White male barristers out-earn female and BAME colleagues

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By Thomas Connelly on

Even with the same level of experience and areas of law, research finds

White male barristers are likely to earn more than their female and black, asian and minority ethnic (BAME) colleagues, according to new research published by the Bar Standards Board.

The regulator says this income gap continues to be true, even when looking at barristers operating in the same areas of the law, within the same parts of the country, and among those with similar levels of experience.

The findings show the difference in earnings between barristers are particularly noticeable when looking at gender and ethnicity together, with female BAME barristers being the lowest earning group and white male barristers being the highest.

By way of example, the BSB found that 18.1% of BAME female barristers had a gross income of £30,000 or less. This compared to just 8.6% of white male barristers. Further up the earnings scale, 14.7% of white male barristers received a gross income of between £240,000 and £500,000 compared to just 3.5% of BAME female barristers.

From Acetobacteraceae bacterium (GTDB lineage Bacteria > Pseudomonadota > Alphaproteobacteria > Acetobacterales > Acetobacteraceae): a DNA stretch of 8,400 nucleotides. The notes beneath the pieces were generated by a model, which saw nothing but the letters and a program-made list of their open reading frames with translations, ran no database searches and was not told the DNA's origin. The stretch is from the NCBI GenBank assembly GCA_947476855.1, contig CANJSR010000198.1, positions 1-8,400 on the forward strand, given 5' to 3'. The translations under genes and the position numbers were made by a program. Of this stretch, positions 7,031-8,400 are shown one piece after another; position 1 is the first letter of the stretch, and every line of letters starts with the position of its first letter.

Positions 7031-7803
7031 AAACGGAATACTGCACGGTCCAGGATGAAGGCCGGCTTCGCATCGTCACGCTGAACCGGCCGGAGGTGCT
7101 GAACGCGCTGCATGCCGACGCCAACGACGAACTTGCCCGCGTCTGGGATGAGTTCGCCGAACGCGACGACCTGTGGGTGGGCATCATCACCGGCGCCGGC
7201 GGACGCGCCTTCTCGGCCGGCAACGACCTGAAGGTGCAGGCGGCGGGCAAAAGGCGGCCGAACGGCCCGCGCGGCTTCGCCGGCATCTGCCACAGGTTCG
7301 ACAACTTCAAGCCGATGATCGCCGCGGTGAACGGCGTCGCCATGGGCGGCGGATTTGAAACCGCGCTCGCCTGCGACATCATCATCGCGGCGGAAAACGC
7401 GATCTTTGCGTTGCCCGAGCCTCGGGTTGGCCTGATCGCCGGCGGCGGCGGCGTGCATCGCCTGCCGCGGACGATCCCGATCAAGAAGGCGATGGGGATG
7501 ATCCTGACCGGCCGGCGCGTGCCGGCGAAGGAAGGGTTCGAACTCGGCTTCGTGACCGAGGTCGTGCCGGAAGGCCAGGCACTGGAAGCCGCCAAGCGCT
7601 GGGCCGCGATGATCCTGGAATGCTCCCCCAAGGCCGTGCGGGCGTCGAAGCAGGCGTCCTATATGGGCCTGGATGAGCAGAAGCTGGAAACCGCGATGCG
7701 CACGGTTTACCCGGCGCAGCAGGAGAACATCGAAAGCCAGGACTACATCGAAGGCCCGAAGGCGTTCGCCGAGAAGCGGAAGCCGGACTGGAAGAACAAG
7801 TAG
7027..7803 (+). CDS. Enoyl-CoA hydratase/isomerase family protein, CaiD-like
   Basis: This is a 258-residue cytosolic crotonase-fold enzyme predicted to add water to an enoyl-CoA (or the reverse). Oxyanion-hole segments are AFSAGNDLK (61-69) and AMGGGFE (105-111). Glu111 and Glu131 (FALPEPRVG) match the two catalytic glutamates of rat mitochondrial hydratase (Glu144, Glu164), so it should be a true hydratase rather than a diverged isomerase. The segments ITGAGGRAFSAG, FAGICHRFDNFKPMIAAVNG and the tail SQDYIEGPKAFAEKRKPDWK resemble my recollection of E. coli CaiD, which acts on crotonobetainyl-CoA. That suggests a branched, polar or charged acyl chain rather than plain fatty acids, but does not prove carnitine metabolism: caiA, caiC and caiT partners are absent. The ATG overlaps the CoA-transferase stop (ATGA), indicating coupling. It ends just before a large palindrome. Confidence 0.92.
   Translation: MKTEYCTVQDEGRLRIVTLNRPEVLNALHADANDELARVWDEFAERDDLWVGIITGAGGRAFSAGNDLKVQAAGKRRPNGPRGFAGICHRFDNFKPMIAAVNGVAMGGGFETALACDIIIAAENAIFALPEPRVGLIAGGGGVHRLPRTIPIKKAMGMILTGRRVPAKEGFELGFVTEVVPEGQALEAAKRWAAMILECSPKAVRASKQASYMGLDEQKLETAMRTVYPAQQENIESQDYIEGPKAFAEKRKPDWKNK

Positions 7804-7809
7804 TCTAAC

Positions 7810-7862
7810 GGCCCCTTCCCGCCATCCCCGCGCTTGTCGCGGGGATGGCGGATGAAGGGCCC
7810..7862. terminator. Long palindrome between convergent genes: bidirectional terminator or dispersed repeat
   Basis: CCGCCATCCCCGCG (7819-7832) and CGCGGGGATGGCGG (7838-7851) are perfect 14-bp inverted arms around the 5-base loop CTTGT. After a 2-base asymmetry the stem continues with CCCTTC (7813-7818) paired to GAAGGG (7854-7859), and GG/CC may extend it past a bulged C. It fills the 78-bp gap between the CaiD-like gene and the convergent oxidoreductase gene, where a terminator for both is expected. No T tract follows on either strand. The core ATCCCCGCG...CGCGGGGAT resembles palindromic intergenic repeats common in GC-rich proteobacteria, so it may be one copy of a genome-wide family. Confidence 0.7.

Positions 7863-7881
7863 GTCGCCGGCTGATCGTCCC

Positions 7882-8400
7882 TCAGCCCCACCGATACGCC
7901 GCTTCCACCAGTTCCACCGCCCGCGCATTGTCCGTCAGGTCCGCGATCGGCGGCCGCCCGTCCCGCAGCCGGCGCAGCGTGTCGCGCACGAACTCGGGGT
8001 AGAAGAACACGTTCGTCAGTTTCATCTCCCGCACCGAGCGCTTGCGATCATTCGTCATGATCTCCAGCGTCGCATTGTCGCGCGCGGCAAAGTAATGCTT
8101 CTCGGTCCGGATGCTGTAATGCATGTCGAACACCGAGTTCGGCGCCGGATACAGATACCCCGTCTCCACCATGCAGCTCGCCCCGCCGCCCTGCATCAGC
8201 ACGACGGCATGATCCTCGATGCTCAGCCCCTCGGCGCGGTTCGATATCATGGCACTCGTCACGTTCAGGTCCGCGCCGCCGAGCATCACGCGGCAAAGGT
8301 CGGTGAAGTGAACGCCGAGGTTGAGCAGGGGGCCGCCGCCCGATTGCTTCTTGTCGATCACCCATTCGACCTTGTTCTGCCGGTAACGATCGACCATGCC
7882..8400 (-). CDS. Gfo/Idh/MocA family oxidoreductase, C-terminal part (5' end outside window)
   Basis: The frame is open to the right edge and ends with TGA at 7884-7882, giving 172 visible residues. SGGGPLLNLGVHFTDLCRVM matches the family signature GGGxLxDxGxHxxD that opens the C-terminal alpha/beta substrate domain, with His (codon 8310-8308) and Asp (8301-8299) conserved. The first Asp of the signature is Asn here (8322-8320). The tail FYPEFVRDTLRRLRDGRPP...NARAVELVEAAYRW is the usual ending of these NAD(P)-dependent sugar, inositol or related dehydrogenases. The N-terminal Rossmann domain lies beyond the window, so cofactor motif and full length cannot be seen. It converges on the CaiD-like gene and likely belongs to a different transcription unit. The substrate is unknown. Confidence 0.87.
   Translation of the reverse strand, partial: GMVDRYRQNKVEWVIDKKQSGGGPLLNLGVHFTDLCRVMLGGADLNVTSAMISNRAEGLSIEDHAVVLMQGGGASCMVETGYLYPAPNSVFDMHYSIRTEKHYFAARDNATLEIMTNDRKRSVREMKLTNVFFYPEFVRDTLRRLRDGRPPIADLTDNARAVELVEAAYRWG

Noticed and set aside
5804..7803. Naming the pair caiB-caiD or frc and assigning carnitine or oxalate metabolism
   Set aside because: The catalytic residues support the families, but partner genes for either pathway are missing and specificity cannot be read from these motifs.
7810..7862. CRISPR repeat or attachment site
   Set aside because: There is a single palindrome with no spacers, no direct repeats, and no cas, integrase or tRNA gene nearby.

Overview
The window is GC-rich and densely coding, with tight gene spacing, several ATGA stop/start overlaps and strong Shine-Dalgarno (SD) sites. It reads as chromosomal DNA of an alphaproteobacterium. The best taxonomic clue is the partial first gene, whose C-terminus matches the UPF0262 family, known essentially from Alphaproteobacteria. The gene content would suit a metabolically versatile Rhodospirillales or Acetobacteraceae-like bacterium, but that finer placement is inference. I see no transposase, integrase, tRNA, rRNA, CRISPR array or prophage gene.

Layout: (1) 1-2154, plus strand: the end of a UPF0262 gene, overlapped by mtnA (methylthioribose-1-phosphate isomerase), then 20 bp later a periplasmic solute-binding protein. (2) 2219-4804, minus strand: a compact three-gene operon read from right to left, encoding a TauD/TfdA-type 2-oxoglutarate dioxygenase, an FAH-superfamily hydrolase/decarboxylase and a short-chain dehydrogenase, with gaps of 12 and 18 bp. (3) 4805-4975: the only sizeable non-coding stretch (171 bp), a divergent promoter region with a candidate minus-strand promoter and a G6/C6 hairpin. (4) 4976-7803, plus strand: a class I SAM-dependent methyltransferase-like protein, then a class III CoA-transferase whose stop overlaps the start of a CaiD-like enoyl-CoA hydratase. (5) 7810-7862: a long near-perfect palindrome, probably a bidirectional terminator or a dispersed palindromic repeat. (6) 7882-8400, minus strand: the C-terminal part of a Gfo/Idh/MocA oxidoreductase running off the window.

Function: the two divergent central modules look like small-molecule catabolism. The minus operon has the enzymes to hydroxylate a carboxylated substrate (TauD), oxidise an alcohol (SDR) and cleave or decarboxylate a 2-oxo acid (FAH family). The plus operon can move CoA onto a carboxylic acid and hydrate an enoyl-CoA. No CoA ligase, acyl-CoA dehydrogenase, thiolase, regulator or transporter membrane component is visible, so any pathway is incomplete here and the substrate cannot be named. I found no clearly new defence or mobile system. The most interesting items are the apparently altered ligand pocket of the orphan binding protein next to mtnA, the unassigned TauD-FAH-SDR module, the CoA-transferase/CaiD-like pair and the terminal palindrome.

The regulator — which collects the income data as part of the annual process by which barristers renew their practising certificates — stressed the figures are based entirely on earnings from prior to the coronavirus pandemic. Legal Cheek reported earlier this year that many barristers were experiencing financial hardship as a result of COVID-19.

The 2021 Legal Cheek Chambers Most List

The BSB added that around one fifth of barristers are employed, and for them income refers to their gross earnings before tax and national insurance, while for the four fifths of barristers who are self-employed, their income refers to total fee income (excluding VAT) before they pay chambers expenses and overheads, which is estimated to typically take between 20% to 40% of their income.

BSB director general, Mark Neale, said: “These disparities are marked and cannot be explained away by seniority, geography or area of law. The disparities underline why the Bar Standards Board will continue to prioritise its work on diversity and challenge the bar to do more and better in combatting discrimination affecting the progression of women and of barristers from BAME backgrounds.”

Read the report in full:

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